The two tough finished holes (the 18th averaged 4.87 Tuesday), almost cost Sanders his spot at nationals. After a double bogey at the fourth, he played steadily from that point, holding at even par with birdies at 10 and 15. But he bogeyed 17 and 18 for a 76 to fall into a tie for sixth with Griffin, the only player other than Bruns to shoot under par on the back nine.
Griffin shot 73 the first day and was 3-over on the front Tuesday before birdies at 12 and 13 got him to 2-over for the tournament. He parred in from there for a 73 before losing to Sanders on the first playoff hole.
The player most damaged by the two finishing holes was Elkins, who was looking to join Skinner as players well into their 50s qualifying for nationals. After an opening 74, Elkins went out in 3-under Tuesday, and carded six straight pars after a bogey on the par-5 10th to come to the 17th tee even par for the tournament. But he finished bogey-double bogey to miss the playoff for the final spot by one stroke at 147.
Owen carded four birdies and four bogeys in his 72, avoiding any serious mistakes in the difficult conditions.
“I was happy with that score, even par,” he said. Owen was 2-under for the day after consecutive birdies at 9 and 10, but said he “kind of lost it” with three bogeys on his next five holes.
“I felt really good about how I played the first 27, 28 holes. On the last eight holes, my putter saved me.”
The big putt for Owen down the stretch was an 18-footer for birdie at the 16th that gave him a share of the lead. Clutch pars at 17 and 18 gave him the victory and first place check of $3500.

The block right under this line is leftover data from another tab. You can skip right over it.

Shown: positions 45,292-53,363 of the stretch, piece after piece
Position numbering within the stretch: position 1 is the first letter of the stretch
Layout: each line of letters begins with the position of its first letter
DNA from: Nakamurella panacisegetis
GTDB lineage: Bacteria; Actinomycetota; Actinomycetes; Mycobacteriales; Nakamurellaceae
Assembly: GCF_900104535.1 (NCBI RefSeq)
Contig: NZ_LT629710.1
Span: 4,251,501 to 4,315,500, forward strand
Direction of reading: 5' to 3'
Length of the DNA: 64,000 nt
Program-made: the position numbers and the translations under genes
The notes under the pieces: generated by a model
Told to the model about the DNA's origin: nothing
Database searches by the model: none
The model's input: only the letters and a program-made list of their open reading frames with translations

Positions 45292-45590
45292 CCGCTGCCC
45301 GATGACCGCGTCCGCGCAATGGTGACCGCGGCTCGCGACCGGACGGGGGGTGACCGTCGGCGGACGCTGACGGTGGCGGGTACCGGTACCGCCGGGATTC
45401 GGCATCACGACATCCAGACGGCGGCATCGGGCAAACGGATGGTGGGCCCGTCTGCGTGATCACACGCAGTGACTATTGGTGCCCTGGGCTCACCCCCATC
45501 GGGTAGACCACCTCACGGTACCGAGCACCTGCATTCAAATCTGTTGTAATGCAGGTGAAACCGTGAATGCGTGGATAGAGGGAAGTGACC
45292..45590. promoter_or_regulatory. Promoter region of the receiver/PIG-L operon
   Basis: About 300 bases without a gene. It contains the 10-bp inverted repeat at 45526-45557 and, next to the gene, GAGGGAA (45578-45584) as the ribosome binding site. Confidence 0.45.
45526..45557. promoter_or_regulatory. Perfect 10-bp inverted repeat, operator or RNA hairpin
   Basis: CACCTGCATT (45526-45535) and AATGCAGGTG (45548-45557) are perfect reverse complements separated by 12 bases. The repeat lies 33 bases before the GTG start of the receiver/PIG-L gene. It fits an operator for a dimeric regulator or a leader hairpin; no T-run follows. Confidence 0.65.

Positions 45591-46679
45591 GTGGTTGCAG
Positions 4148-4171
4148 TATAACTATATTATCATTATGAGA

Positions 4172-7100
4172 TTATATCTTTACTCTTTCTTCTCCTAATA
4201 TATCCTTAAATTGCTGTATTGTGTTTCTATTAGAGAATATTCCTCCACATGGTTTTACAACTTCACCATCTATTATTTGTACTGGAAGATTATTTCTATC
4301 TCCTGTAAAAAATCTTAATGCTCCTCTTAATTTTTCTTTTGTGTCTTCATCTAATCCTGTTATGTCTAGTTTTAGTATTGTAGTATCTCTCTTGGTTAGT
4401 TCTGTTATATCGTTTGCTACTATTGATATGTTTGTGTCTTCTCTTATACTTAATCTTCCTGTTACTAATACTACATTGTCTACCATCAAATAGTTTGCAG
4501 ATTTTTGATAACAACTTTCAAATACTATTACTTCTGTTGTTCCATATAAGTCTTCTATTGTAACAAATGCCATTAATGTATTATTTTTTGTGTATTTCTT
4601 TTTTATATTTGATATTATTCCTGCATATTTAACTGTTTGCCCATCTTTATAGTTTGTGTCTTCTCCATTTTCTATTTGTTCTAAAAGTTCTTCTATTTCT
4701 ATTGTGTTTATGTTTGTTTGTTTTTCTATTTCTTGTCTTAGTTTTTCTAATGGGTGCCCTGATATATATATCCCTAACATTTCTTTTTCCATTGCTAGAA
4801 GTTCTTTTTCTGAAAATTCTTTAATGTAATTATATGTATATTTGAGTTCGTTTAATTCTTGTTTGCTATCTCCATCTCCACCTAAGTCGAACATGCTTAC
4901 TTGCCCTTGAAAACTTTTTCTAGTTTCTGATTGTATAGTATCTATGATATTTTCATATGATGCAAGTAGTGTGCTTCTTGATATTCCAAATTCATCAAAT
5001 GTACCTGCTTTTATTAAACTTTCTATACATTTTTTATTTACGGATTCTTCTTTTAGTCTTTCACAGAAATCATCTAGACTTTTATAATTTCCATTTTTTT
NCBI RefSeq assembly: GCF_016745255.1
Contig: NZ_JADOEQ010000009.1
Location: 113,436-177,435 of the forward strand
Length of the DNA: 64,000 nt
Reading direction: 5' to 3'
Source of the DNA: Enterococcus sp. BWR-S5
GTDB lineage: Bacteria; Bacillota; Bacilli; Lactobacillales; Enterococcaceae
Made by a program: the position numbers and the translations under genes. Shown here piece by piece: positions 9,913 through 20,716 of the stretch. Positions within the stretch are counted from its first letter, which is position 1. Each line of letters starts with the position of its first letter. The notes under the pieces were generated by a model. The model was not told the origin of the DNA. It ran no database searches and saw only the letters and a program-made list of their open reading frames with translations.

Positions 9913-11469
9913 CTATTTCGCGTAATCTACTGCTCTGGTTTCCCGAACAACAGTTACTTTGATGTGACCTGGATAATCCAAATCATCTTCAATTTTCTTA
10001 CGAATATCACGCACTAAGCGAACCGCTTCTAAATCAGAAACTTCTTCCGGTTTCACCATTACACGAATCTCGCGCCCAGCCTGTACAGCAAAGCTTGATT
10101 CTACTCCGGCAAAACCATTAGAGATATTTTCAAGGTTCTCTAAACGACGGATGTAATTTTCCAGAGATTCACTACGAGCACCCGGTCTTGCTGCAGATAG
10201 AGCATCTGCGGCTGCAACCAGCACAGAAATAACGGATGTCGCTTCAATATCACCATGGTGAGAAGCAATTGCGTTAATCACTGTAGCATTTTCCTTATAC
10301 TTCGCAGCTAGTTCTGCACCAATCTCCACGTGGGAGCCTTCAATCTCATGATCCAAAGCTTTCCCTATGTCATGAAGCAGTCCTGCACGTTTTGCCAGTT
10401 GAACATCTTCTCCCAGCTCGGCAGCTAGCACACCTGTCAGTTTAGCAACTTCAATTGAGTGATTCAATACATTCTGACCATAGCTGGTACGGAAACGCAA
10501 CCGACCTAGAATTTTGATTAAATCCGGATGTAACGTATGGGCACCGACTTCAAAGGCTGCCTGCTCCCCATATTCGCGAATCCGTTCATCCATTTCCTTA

“I feel like this is a really good win against the best players in the Section. Any time you end up on top, it’s an honor.”
This will be Owen’s fourth time to play at nationals, with two of the first three in California and the other in Pennsylvania. The 2019 national club pro championship will be played in South Carolina not far from Savannah, which Owen said should enable him to get to the site ahead of time for a practice round or two.
Skinner is the veteran of the group when it comes to qualifying for nationals, qualifying every year but one since becoming eligible in 2006. Claxton has qualified each of the last three years and placed third at nationals in his first appearance in 2016. Sanders has qualified each of the last two years, losing in a playoff to Claxton for first place last year at Champions Retreat.
Both Hassell and Bruns will be playing at nationals for the first time as Georgia PGA embers. Griffin is the first alternate from the Section and has a realistic chance of getting into the 312-player field.